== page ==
Thanks to the intervention of a federal district court in Texas, the federal Department of Labor’s new “Persuader” rules did not go into effect as scheduled on Friday. The rules for the first time would require legal counsel and other persons or entities that provide behind-the-scenes advice to employers regarding the right to organize or bargain collectively, to disclose to DOL this relationship and amounts paid by the employer. Current law only requires disclosure by providers who actually meet with employees on behalf of the employer as part of the employer’s union-free efforts.
Lawyers representing employers filed suit in multiple federal district courts, contending that the rules conflict with the Labor-Management Reporting and Disclosure Act (LMRDA). The Texas court agreed, blocking DOL from implementing the rules. The district court judge expressed his opinion that the regulations are unlikely to survive the legal challenge. Several of the other cases await decisions from those courts.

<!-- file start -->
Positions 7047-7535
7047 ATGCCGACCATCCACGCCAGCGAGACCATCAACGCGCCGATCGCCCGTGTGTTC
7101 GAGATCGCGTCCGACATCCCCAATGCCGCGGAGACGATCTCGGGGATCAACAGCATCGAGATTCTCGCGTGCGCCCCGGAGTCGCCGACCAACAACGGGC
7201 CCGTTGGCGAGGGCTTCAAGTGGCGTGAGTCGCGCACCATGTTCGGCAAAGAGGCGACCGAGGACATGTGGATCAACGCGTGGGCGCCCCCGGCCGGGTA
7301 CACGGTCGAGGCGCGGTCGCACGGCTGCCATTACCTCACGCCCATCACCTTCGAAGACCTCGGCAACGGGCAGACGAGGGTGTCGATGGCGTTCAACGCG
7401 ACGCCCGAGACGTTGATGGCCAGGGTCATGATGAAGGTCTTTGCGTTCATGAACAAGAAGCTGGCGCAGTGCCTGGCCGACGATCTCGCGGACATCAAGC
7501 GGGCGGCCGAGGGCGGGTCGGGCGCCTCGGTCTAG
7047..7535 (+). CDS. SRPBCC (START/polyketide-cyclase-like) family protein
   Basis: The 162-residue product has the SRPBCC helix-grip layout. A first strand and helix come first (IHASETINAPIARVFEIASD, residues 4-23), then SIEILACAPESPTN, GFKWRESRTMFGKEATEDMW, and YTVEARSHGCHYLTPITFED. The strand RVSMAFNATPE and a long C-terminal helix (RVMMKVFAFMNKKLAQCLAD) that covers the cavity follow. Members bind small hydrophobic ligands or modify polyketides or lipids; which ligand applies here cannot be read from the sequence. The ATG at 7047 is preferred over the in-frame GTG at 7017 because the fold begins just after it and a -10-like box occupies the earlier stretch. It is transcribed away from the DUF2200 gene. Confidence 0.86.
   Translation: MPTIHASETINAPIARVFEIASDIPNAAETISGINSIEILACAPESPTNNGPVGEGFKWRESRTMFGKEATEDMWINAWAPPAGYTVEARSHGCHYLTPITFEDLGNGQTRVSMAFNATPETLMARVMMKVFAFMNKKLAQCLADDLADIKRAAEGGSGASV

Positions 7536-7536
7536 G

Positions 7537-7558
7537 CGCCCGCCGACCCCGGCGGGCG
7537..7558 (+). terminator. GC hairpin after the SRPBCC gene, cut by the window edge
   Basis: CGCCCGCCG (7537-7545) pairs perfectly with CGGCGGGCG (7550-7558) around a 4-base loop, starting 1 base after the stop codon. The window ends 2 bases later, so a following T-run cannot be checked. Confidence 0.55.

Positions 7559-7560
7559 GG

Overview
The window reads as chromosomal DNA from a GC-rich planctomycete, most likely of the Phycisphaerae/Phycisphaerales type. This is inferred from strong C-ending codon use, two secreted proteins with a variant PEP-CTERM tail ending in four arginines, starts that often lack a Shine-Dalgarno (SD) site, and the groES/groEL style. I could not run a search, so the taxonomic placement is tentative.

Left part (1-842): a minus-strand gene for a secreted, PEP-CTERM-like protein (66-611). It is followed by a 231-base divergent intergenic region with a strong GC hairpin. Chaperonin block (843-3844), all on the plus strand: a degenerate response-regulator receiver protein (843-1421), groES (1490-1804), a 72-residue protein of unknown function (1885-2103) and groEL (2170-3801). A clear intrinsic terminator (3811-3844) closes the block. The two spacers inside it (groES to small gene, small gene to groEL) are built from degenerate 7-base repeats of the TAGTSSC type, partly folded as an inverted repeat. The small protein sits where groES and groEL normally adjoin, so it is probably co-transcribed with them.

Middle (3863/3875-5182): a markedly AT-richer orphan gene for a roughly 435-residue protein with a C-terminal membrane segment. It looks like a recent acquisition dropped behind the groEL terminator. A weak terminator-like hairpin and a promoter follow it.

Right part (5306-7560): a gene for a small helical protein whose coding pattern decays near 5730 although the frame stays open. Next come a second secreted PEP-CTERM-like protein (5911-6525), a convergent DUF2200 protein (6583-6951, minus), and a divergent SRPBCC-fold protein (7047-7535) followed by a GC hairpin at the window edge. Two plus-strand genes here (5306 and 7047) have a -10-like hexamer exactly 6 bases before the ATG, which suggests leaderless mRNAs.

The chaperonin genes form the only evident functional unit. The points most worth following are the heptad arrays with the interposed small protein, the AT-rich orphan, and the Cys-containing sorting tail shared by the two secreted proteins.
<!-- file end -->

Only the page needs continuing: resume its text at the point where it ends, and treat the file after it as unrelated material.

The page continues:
DOL may seek a direct appeal of this initial decision to the Fifth Circuit Court of Appeals. In the meantime, employers and their service providers will not be required to comply with the disclosure rules. Prior to this decision, many law firms and other providers were scrambling to put into place agreements with their clients regarding labor services. These agreements would take advantage of a provision in the Persuader rules that exempt contractual relationships in existence prior to the effective date of the regulations. These agreements remain a viable option for employers if the regulations ultimately survive legal challenge.